Seventy-five people have applied to be Canby’s next city manager, a significantly higher turnout than last year’s process that yielded a final candidate who ultimately lasted only four months before being dismissed with no cause given.
The recruiting firm in that search, Peckham & McKenney, agreed to conduct a new process at no charge beyond direct expenses. The deadline for applications was June 1.
No doubt, a large factor in that increase was the council’s decision to raise the position’s salary range from $125,000 to $150,000 to between $135,000 and $175,000 — at the recommendation of the firm’s chief operating officer and longtime recruiter, Phil McKenney.
That puts them in a very competitive place among similarly sized cities in the Portland area, including Lake Oswego, which McKenney reported to be in the $149,000-$181,000 range.
The Covid-19 pandemic also likely played a role. McKenney said a number of his firm’s clients have chosen to postpone their own recruitments due to the uncertainties related to the coronavirus crisis, and this may have helped create more of a buyer’s market for those who, like Canby, chose to press forward.
Peckham & McKenney now “has some work to do,” Mayor Brian Hodson told councilors last Wednesday, winnowing that field down to a shortlist of the strongest candidates, which is expected to be presented for consideration the week of the 22nd, with final interviews by the Canby City Council set for July 10.
“Our timeline is still to complete that process on July 10,” Mayor Hodson said. “So, we’ll be having some conversation on how that’s going to look, in terms of meeting and interviewing the final candidates.”
Councilors may conduct the interviews via Zoom video conference, which is how they have been doing regular meetings for several months now, but they will also discuss the possibility of in-person conversations.
Since Canby will require the successful candidate to live in or relocate to the city, it makes sense that out-of-town or even out-of-state finalists should come and see the place, if possible. McKenney will provide recommendations on how to best conduct interviews in the coronavirus era.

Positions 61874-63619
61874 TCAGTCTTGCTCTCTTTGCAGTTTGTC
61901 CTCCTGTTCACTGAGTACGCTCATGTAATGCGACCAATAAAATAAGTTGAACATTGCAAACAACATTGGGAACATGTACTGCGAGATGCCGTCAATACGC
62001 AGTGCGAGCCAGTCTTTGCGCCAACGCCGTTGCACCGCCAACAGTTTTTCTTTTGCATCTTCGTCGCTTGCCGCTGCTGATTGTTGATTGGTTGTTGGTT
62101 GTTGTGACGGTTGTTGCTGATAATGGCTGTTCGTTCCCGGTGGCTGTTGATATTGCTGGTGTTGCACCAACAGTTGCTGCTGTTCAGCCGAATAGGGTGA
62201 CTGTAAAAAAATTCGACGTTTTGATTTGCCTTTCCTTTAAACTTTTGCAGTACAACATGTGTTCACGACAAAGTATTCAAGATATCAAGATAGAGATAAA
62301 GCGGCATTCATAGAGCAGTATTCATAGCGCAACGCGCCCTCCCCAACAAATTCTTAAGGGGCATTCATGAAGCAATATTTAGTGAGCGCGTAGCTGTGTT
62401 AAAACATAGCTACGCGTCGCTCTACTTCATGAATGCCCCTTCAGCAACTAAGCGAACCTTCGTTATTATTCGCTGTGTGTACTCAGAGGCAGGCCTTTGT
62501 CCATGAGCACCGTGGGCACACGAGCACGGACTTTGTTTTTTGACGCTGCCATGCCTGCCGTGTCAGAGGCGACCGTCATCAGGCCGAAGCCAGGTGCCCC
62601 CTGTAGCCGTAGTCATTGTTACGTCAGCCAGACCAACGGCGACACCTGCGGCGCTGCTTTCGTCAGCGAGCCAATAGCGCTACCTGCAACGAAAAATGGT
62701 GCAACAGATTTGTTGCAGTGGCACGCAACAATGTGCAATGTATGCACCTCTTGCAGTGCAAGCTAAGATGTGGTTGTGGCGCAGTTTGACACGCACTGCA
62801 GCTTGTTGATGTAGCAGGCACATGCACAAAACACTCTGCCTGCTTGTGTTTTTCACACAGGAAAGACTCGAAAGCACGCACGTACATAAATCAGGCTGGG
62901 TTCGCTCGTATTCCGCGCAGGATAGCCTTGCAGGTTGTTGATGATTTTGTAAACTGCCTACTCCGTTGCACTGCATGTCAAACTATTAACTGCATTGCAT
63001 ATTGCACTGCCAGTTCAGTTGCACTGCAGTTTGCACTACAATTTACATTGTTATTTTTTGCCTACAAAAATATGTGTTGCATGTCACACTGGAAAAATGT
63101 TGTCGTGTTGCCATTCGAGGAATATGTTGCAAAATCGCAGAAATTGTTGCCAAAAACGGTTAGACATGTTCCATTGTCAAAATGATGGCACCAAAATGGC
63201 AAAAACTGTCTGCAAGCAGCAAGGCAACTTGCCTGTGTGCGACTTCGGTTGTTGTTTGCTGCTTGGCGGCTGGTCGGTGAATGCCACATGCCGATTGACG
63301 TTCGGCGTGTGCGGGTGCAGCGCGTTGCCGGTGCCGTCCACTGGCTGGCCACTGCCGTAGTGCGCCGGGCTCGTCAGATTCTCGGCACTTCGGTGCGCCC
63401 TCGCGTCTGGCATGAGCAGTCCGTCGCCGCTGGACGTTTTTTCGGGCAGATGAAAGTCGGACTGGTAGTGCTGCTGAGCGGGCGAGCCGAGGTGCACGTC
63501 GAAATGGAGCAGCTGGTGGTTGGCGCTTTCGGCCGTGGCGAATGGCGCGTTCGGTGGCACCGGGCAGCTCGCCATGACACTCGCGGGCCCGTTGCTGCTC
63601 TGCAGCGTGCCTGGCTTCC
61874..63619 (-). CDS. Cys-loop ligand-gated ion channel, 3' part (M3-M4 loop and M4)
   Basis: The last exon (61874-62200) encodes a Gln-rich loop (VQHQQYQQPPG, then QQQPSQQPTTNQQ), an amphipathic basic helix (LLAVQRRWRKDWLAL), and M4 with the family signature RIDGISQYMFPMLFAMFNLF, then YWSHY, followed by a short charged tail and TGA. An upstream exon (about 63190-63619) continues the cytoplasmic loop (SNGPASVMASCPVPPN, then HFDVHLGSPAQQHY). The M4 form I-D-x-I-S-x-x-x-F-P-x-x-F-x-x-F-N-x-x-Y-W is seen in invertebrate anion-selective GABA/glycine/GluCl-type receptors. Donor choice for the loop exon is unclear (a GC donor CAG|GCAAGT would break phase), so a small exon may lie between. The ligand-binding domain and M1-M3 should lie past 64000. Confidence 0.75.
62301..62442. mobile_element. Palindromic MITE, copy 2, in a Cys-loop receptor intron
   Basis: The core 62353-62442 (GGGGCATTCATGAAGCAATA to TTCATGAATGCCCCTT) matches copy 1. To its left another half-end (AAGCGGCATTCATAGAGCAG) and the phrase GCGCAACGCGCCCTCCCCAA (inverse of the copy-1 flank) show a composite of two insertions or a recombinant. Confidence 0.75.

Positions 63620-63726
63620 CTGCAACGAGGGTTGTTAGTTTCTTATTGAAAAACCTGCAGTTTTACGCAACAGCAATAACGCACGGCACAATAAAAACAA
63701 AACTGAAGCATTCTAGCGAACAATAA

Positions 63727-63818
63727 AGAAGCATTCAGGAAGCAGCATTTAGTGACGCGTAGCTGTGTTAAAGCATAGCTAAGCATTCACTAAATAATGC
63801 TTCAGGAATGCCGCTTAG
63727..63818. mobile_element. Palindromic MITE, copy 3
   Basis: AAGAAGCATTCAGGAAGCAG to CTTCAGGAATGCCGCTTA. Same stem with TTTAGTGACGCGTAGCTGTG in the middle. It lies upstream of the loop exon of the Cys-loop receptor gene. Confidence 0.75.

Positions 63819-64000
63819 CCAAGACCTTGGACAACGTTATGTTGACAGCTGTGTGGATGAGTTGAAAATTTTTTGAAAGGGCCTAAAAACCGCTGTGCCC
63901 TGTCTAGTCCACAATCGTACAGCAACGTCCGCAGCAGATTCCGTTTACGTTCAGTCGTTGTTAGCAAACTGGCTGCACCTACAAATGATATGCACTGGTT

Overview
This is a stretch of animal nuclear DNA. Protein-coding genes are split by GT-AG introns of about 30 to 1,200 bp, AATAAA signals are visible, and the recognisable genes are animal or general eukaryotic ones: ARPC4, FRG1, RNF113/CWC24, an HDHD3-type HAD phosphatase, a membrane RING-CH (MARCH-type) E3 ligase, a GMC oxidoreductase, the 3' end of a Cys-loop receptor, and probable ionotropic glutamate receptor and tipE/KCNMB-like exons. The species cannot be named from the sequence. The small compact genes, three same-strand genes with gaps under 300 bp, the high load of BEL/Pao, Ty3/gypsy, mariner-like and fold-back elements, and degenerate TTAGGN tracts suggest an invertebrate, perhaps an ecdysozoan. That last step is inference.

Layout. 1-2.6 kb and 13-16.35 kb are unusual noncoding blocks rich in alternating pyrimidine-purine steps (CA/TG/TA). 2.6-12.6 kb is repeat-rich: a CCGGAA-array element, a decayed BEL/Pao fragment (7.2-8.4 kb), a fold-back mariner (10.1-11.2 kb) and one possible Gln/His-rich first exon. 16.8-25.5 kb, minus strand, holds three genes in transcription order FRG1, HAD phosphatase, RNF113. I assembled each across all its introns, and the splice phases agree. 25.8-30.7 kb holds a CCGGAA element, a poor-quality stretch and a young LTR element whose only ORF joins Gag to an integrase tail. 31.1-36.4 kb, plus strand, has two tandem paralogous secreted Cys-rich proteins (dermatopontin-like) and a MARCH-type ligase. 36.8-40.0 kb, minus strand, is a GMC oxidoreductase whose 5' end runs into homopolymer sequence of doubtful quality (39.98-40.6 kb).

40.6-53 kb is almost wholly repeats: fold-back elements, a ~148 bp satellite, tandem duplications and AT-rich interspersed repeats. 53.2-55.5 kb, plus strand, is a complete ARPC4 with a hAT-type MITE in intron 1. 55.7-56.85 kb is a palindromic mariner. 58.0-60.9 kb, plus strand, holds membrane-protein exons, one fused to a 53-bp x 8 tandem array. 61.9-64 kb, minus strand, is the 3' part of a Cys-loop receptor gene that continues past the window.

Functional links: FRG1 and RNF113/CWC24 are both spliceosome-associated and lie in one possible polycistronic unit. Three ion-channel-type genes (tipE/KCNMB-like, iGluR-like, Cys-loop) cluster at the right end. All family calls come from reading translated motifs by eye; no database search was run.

In 2019, 54 hopefuls applied to replace retiring Canby City Administrator Rick Robinson, which were ultimately whittled down to only two finalists — both from smaller cities in Oregon.
The city ultimately hired Scott McClure, a longtime administrator for various towns, including Monmouth, which he had managed for over a decade.
McClure, though, lasted barely four months in Canby. The council voted 5-1 to terminate him on Feb. 19, following an executive session. Councilor Traci Hensley was the lone dissenting vote.
Because the dismissal was officially “no cause,” officials have declined to give any reason for their decision. But it was not the first time McClure had been fired from a city manager job. He was also let go by Coos Bay after only two years as city administrator — during which he was reportedly “evaluated” six times by the mayor and council.
The no-cause dismissal also entitled McClure to six months’ salary and health insurance — a total of more than $75,000, which he received in the form of a lump sum payment, pursuant to the terms of his contract with the city.
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